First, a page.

As a software engineer turned tech entrepreneur, I founded and scaled two venture-backed SaaS companies with over $100 million of Silicon Valley venture capital raised between them.
The problem was that these ventures had burned mountains of cash by building complex, single-instance, multi-tenant software systems that required sales and implementation people to propel them forward and keep them running. So in 2017, I founded 8base.
8base’s thesis is that there’s an enormous unmet need for tools and platforms that make software development faster, better, and cheaper. 8base now offers a production-ready and straightforward software framework, and our architecture is incredibly important. Why? It’s not only our own tech stack, but also becomes our customer’s as well.
Given our team’s experience as SaaS operators, we had strong opinions that drove our architectural thinking. Some of these include:
- API-First — Computing infrastructure, data, and business logic should be abstracted into a back end and provisioned via a single, dynamic API.
- Elasticity — Computing infrastructure should be made available as a fully elastic service to a running application.
- Front-end flexibility — Software is more art than science these days as companies express themselves technologically to their customers. Builders must be able to design and build user interfaces in any style and across a myriad of form factors.
With that in mind, here is what 8base is built upon.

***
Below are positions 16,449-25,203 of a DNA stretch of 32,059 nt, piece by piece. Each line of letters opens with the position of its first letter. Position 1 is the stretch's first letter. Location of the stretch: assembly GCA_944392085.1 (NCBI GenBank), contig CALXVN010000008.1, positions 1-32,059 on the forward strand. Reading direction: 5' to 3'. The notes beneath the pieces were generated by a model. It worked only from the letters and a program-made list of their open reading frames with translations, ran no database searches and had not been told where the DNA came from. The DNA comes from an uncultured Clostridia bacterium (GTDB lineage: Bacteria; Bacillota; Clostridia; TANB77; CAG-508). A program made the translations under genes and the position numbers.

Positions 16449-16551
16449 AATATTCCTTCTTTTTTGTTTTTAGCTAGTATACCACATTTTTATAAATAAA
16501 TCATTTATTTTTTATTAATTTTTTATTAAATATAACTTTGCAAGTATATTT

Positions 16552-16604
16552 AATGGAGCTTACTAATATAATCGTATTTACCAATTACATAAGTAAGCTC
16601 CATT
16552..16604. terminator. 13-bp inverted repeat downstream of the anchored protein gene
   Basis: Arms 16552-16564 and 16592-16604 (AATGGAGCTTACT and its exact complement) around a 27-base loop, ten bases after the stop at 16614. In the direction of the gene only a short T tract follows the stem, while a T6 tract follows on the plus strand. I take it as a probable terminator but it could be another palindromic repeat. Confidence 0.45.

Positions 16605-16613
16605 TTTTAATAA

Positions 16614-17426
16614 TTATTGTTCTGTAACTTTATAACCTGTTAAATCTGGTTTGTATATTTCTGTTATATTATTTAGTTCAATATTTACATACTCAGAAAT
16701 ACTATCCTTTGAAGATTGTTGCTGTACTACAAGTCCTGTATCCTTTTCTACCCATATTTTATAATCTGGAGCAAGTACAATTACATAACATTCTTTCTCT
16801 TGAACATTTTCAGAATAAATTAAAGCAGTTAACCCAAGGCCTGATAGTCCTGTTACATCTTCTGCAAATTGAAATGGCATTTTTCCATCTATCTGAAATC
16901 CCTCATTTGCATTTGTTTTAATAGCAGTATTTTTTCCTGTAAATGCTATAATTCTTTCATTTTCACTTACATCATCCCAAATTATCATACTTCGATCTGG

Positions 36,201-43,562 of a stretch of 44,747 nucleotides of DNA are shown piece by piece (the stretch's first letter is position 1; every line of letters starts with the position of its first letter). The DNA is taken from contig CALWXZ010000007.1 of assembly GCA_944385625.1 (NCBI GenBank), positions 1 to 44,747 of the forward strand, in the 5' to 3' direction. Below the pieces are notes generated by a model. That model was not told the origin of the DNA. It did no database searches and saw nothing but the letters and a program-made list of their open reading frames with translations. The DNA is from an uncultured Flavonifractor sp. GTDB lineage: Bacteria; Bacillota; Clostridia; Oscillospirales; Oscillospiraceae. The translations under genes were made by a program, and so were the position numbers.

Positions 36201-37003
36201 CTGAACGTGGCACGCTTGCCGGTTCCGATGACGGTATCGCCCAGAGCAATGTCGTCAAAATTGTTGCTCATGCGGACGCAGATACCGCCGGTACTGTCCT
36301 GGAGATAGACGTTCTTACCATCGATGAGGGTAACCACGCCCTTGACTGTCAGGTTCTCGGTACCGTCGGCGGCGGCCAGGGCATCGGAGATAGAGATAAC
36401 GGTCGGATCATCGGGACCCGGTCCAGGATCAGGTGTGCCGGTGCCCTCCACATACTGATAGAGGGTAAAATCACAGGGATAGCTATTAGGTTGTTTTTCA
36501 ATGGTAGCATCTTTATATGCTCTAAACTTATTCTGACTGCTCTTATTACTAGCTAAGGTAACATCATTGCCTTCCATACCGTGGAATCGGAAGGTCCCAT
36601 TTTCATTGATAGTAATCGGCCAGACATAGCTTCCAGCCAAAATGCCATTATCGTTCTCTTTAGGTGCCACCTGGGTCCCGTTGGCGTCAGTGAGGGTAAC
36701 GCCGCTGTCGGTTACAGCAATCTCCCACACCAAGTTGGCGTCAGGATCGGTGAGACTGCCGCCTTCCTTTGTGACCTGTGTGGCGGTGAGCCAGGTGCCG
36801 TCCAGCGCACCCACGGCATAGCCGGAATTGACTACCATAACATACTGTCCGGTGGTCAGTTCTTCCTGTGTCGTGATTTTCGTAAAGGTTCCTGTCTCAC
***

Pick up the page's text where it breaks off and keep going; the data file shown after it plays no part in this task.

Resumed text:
The 8base tech stack
First, we chose Amazon Web Services (AWS) as our computing infrastructure. It’s the market leader in cloud computing services. We utilize many AWS services, including:
serverless computing using AWS Lambda. Applications built using 8base utilize Lambda as well. Serverless is a relatively new model of computing that runs code in response to events while automatically managing required computing resources. Lambda fulfills computing needs like your power company: via a microunit-based, fully elastic, and metered service. It also minimizes the need for DevOps personnel, which translates to less cost for startups.
AWS Aurora MySQL and MongoDB Atlas as databases. Both are hosted databases-as-a-service, which makes them fast, redundant, fault-tolerant, managed, and scalable. 8base also provisions a dedicated Aurora MySQL instance to each developer workspace.
AWS S3 (Simple Storage Service) for object storage service. However, 8base also does the difficult work of exposing S3 to workspaces and front-end applications. It makes it super easy to store documents, pictures, voice/video files, and more. 8base also uses FileStack so that developers can easily connect their cloud storage, social, and other accounts. We chose S3 because it is inexpensive, fast, reliable, and virtually infinite in its storage capacity.
AWS's API Gateway is utilized by the 8base engine and is automatically provisioned for 8base-built apps as a service for creating, publishing, and securing REST and WebSocket APIs.
8base built an incredibly powerful GraphQL API engine as part of the platform. GraphQL is a standard developed by Facebook and was open sourced in 2015. It exposes a single endpoint that allows for dynamic communication between the back end and front end. GraphQL lets front-end developers work very quickly without depending upon back-end developers for specific resources. This API technology helps 8base and teams using 8base to move faster!